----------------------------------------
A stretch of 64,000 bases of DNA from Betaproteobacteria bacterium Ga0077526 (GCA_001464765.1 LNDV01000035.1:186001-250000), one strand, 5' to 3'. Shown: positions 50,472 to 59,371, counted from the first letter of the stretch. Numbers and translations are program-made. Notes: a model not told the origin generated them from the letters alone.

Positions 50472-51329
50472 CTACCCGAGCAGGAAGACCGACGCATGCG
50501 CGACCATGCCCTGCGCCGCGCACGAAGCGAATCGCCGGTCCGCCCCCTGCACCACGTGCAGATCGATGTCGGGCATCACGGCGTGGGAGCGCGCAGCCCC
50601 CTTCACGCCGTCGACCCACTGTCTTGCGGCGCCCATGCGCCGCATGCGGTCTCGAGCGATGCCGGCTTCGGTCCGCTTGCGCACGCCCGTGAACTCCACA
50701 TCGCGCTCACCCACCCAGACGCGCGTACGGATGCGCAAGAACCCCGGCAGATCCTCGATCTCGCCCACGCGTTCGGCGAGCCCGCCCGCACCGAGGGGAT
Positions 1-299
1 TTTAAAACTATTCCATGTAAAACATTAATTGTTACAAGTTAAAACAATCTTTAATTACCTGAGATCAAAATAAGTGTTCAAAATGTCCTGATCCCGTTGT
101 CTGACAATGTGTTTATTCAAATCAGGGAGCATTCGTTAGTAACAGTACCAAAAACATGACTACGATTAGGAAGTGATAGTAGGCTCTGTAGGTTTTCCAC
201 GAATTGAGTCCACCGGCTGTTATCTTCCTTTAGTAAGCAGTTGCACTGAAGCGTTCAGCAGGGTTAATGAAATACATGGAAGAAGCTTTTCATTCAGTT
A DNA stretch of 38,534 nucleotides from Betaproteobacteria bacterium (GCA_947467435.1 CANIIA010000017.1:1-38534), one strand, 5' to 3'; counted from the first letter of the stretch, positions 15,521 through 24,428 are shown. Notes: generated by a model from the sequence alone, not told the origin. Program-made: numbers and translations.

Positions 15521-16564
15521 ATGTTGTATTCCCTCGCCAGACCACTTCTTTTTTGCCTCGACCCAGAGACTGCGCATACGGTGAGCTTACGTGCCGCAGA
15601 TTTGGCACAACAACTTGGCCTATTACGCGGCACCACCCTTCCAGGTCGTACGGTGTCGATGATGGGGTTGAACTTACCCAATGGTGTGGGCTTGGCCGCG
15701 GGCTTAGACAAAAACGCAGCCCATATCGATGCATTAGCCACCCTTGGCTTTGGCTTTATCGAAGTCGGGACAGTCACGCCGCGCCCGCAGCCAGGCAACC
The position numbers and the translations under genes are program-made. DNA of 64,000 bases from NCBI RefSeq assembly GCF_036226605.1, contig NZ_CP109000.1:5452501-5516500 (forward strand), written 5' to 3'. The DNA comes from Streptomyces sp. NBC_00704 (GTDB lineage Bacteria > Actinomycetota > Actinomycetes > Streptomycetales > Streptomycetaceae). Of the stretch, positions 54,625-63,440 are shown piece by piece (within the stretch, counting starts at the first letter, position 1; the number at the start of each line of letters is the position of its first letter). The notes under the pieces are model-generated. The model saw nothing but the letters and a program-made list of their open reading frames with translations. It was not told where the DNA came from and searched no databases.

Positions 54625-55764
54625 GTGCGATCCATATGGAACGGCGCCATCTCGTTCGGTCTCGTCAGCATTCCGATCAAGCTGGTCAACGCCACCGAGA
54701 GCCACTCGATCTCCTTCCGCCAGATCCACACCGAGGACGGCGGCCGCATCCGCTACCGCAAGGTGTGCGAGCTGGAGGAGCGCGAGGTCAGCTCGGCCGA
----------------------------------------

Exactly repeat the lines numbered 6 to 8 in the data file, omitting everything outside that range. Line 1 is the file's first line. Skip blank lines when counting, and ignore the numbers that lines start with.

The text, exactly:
50701 TCGCGCTCACCCACCCAGACGCGCGTACGGATGCGCAAGAACCCCGGCAGATCCTCGATCTCGCCCACGCGTTCGGCGAGCCCGCCCGCACCGAGGGGAT
Positions 1-299
1 TTTAAAACTATTCCATGTAAAACATTAATTGTTACAAGTTAAAACAATCTTTAATTACCTGAGATCAAAATAAGTGTTCAAAATGTCCTGATCCCGTTGT